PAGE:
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Q&A with Lissa Wray Beal: The power of the Word of God
By Wycliffe Communications
Aug 22, 2022
On August 1, 2022, Lissa Wray Beal joined the faculty of Wycliffe College as Professor of Old Testament. In the early days after her move to Toronto, she took time to participate in a conversation with Communications Director Patricia Paddey. An edited version follows.
Q: Tell us about your faith journey.
LWB: I grew up in a family of church attenders. My dad always had a very quiet but steady faith, and my mom came to faith in my mid-teens. We attended the United Church, and as a small child in open session for children—I was probably 4 or 5—I remember a real sense of the presence of God as we were singing. It was in my mid-teen years that I owned my faith. We had a minister who knew Christ, and his personal witness was very formative for me. We also had family members who were believers and we got together with them quite regularly, so there were a lot of influences there.
In my United Church, I was part of a small group Bible study on the book of Romans. I remember realizing as I was reading through Romans that Christ died for my sin. That has always been evidence to me of the power of the Word of God to speak to people. My journey was a very gradual coming to faith, until I realized that I loved God and believed in Christ. That realization has shaped all my subsequent life.
Q: You were ordained first in the Pentecostal church and then later in the Anglican church. How did all of these traditions help to shape your Christian convictions today?
LWB: What I took away from the United Church was a deep sense of reverence and awe. The church that I attended had a long centre aisle and the choir processed in and recessed out every Sunday. For years, the processional hymn was “Holy, Holy, Holy.” Such wonderful theology! That hymn shaped my initial understandings of God. My church also had an emphasis on service to God – and for me that landed in, “if I belong to God, how can I serve Him?”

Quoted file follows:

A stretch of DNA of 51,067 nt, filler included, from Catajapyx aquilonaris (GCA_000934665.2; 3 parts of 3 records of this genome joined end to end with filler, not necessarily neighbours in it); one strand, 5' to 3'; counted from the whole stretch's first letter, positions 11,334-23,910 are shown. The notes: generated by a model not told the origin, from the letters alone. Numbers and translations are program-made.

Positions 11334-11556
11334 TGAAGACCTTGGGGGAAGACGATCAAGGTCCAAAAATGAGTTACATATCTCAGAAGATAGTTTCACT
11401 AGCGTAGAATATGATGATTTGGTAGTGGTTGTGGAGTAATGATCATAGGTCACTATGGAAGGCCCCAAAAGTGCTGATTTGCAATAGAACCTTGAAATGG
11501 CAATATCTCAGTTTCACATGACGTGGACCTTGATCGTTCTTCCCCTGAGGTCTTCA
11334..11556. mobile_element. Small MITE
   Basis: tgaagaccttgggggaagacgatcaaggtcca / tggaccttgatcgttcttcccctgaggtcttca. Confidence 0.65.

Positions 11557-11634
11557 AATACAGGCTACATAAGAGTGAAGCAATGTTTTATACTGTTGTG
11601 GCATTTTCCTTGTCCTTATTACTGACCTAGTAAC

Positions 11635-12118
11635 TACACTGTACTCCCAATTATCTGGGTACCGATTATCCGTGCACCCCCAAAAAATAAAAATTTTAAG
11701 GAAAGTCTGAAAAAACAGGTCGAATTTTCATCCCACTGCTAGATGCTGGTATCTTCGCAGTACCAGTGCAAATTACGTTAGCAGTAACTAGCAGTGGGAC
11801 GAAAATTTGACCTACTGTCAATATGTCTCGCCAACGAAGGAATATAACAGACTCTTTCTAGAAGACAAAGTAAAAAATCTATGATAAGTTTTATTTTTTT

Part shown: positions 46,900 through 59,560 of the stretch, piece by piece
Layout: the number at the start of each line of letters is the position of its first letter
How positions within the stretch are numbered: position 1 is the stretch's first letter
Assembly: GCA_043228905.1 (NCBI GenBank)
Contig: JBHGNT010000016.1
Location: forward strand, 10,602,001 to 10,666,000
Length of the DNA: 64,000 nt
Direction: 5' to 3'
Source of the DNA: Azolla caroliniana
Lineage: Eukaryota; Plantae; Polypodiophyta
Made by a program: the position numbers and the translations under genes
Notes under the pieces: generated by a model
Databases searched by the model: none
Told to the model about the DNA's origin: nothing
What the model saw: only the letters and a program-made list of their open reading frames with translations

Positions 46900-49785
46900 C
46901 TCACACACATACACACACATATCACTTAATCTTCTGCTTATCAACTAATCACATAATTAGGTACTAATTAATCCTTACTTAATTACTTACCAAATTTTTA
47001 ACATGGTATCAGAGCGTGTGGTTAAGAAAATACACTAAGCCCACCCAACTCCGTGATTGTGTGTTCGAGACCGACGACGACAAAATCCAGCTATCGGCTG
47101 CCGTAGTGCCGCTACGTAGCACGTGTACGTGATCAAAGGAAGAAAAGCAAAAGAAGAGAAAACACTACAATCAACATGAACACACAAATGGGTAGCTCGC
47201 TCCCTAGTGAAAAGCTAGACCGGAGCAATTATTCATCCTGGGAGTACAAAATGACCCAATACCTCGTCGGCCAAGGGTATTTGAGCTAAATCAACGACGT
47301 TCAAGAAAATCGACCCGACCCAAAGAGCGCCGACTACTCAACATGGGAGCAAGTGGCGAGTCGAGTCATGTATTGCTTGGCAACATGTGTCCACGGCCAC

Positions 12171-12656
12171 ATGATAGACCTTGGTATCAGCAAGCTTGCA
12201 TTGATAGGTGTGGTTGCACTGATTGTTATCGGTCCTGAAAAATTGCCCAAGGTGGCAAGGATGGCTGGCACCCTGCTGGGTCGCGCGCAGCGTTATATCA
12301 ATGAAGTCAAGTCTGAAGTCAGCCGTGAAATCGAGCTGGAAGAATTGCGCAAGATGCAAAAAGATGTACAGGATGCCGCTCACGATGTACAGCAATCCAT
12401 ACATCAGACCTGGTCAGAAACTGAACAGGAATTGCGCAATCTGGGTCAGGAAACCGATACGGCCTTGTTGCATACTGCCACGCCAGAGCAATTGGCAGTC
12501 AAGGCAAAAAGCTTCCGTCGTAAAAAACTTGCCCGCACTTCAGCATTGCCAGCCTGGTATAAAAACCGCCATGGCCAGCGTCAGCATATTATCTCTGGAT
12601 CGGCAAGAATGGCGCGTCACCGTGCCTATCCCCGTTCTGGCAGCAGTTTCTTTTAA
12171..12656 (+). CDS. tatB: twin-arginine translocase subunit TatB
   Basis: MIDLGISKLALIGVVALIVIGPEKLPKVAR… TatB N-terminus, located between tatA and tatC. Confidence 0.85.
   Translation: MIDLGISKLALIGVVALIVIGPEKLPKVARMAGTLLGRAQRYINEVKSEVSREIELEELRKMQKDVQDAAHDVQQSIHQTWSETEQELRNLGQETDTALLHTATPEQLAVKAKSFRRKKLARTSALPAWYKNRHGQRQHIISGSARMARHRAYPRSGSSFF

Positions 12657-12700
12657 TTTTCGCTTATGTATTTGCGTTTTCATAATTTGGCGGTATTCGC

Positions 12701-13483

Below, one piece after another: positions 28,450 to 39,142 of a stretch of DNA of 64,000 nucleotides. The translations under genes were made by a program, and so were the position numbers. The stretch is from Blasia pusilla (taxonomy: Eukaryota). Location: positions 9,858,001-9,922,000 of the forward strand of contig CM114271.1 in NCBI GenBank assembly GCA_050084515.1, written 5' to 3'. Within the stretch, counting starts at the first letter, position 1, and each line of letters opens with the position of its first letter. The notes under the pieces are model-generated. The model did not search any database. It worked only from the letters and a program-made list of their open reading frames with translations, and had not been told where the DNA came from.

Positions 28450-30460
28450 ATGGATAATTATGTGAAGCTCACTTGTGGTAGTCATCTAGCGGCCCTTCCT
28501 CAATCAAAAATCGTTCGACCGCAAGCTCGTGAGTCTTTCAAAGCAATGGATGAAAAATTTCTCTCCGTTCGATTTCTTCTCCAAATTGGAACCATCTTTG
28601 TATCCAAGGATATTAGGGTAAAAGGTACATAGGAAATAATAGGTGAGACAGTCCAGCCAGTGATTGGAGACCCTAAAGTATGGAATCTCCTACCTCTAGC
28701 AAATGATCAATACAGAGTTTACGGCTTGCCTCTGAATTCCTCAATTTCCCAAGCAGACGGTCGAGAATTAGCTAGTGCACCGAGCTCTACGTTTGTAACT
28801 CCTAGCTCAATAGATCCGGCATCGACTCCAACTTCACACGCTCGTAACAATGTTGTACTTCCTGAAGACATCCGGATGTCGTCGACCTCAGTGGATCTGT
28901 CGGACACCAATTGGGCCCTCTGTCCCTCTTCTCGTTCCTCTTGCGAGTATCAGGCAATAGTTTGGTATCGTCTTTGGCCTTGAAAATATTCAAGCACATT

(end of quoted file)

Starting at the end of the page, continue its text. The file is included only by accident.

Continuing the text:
My years in Pentecost were very formative. I learned to delight in my faith. I grew hungry for prayer and Bible study, and there was a deep sense of personal engagement with God, and liveliness of faith.
But for me the Anglican church has probably been the strongest formative influence. The liturgy captured me--and that was before I was even attending an Anglican church. I’ve found that Anglican liturgy is a strong skeleton on which my faith has developed. Also, using some of the devotional practices that the Anglican church has used for centuries has shaped me profoundly, and given a sense of connection to the church through time.
Q: You grew up in Vancouver, but you’ve studied, lived and worked in Edmonton, Winnipeg, and now you are returning to Toronto where you did your PhD. What did you appreciate about your time at the Toronto School of Theology?
LWB: I was here seven years; the first three I lived in residence. Living and studying within a broad spectrum of Christian faith stretched me in significant ways, consistently breaking the tidy boxes that I had God in.
Q: At what point did you sense you were being called to pursue a life in academia?
LWB: It was during my first pastoral experience that I realized I was drawn to teaching. I felt most alive and “in my gifts” when teaching adult Sunday School classes, opening Scripture to people who wanted to understand Scripture but didn’t know how best to read it.
Q: Why Old Testament?